Generally, I don’t like repetition. The people in my house can all attest that once a song’s chorus (or worse, a single line) plays more than twice in a row, I start making faces. You know those songs that seem all nice for the main verses and the first couple of choruses and then have four minutes of the same words/melody repeated over and over, just getting louder and… yell-ey-er as they go? Yeah, those are the worst. There are artists I’ve banned from my house because of that nonsense.
Yet Sunday morning, we sang a song that did have a frequently repeated line, and this one didn’t get annoying. It was a meditation on and affirmation of one fact—I depend on Jesus. As we sang the line, “I depend on You,” I felt my heart softening to the fact that I can depend on Him, I should depend on Him, and I need my dependence on Him. Did you catch that last one? I depend on my dependence on Him.
Sometimes, being a teacher feels like one of those repetitive songs. Studies suggest that an average student needs to process a concept seven separate times before remembering it long-term. Above-average students might need slightly less repetition, but not as little as one might think. The eidetic memory of a person who can hear something one time and remember it forever is exceedingly rare.
I think God knows that His pupils are, on average… average. If something is important to God, He repeats it again, and again, and again. One of these refrains in the Bible is, “humble yourself.”
Sunday morning, Jurie spoke about humility. Humility is one of those concepts we get wrong more often than we get it right. Interestingly, Jurie preached on humility back in the fall of 2019, during our “Planted” series. I encourage you to go back and view that sermon; it provides additional context around the idea of humility. I wrote about it back then, too.
Re-hearing Jurie’s perspective on humility brought me a whole different set of mental images and understanding. This week’s sermon on humility hammered home what the idea of “I am enough” can do to us.
Humility is the understanding that neither I nor other people are sufficient to give me the life that God has planned for me. I cannot live in the fullness of what God intends if I’m focused on “selfish ambition or vain conceit” (Philippians 2:3, NIV), nor if I’m “throw[ing] my pearls to pigs” (Matthew 7:6, NIV). Only by “work[ing] at [whatever I do] with all [my] heart, as working for the Lord, not for human masters” (Colossians 3:23) can I “have life, and have it to the full” (John 10:10, NIV).
Sunday morning, as I thought about working for the Lord and not for human masters and sang the phrase “I depend on You,” God showed me two vivid images.
Consider a stage play. There are times when a spotlight is placed on one of the actors. That person is the focus of the action—the sole speaker. Imagine yourself as the technician holding the spotlight. You have one job to do: just keep the light on the speaker. If they walk left, you move the light left. If they stand still, you hold the light steady. But now imagine yourself as the speaker. What if the spotlight technician’s job were to tell you where to move?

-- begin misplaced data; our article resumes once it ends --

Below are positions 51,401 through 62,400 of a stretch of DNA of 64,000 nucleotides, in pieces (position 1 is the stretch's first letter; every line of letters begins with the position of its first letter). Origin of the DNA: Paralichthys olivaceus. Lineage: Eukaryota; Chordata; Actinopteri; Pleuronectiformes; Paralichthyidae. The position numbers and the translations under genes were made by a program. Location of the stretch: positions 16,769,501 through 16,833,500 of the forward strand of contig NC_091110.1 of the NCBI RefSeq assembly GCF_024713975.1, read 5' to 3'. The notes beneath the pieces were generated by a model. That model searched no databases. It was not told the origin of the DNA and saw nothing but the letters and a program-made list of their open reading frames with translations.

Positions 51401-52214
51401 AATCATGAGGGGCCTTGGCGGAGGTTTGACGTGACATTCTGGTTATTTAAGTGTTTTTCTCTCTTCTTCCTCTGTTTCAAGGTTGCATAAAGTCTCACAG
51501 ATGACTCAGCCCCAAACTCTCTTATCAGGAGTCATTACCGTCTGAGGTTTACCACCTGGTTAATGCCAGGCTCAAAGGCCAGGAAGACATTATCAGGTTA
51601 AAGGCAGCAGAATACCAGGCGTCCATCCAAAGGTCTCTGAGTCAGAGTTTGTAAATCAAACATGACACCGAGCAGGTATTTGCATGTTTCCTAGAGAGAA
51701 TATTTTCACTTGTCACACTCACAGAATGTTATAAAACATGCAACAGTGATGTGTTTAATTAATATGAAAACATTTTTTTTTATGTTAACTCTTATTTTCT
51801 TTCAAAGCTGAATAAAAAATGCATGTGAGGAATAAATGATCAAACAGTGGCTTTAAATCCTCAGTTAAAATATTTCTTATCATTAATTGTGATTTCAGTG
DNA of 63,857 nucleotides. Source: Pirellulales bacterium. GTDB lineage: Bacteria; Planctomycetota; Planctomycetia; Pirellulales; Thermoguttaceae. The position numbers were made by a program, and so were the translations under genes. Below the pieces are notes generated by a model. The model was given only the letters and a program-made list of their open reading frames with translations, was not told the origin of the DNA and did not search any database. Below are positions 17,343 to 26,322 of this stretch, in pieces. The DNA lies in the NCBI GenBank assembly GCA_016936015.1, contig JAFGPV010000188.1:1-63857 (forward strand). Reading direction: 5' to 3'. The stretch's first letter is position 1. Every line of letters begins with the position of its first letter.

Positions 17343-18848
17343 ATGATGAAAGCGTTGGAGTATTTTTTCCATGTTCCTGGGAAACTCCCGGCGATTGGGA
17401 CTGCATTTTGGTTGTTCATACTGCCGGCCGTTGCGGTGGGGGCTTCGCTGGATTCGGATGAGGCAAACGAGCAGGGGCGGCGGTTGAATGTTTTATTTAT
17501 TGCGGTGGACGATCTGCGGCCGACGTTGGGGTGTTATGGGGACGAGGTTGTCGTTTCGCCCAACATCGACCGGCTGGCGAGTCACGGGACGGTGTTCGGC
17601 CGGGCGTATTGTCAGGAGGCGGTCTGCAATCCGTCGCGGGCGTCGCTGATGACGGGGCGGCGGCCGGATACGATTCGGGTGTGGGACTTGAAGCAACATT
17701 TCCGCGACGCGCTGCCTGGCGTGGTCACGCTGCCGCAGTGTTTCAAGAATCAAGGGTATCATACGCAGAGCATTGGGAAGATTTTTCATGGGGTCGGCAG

Here I am, standing in the Light of the Holy Spirit. When the Light moves, my job is to stay in the Light. As long as I stay in that Light, I don’t have to have all my lines memorized; I can discern them from the inspiration of the Light. But as soon as I step out of the Light, I have to rely on myself or my fellow actors to remember or remind me of what comes next. My memory isn’t great, and the other actors have their own lines to remember. This is when I begin to stumble. In this case, what is best for me, the audience, and my fellow actors is for me to STAY IN THE LIGHT. I Depend on That Light.
Have you ever been in a busy shopping district and had a stranger’s child grab your hand? To someone who’s knee-high, everyone’s knees probably look alike. The kiddo let go of mom’s or dad’s hand and looked away. As mom or dad moved along, you moved into their place. When the kiddo looked back at where mom or dad had been, you’re there, so your hand gets grabbed.
Sometimes, I think we’re like that child. We’re reaching out and holding God’s hand, allowing Him to guide our steps. Then we get distracted by all the “shiny things” around us and let go. We get stuck and realize we need a hand to hold, but we often just grab whatever hand we can see—our own or another person’s—but not necessarily God’s. Then we look up and realize we’ve been guided off to a place where God never would’ve led us.
Here’s the good news. Neither of those images I just gave you is perfect. Why? Because when you step out of the Light, the Light pursues you. When you let go of God’s hand, He doesn’t let you out of His sight. He may let you go on ahead a little way until you realize you’ve let go, but He’s not going to let you leave His presence entirely while you’re on this earth. He will always give you a way back into the Light, and back to His hand. Remember, “God has said, ‘Never will I leave you; never will I forsake you’” (Hebrews 13:5b, NIV).
Humility is understanding that you’re better off when you cling to Jesus. Everyone around you is better off when you cling to Jesus too. Living only for yourself feels empty, living for other people feels heavy, but when you live for Jesus, His “yoke is easy and [His] burden is light” (Matthew 11:30).
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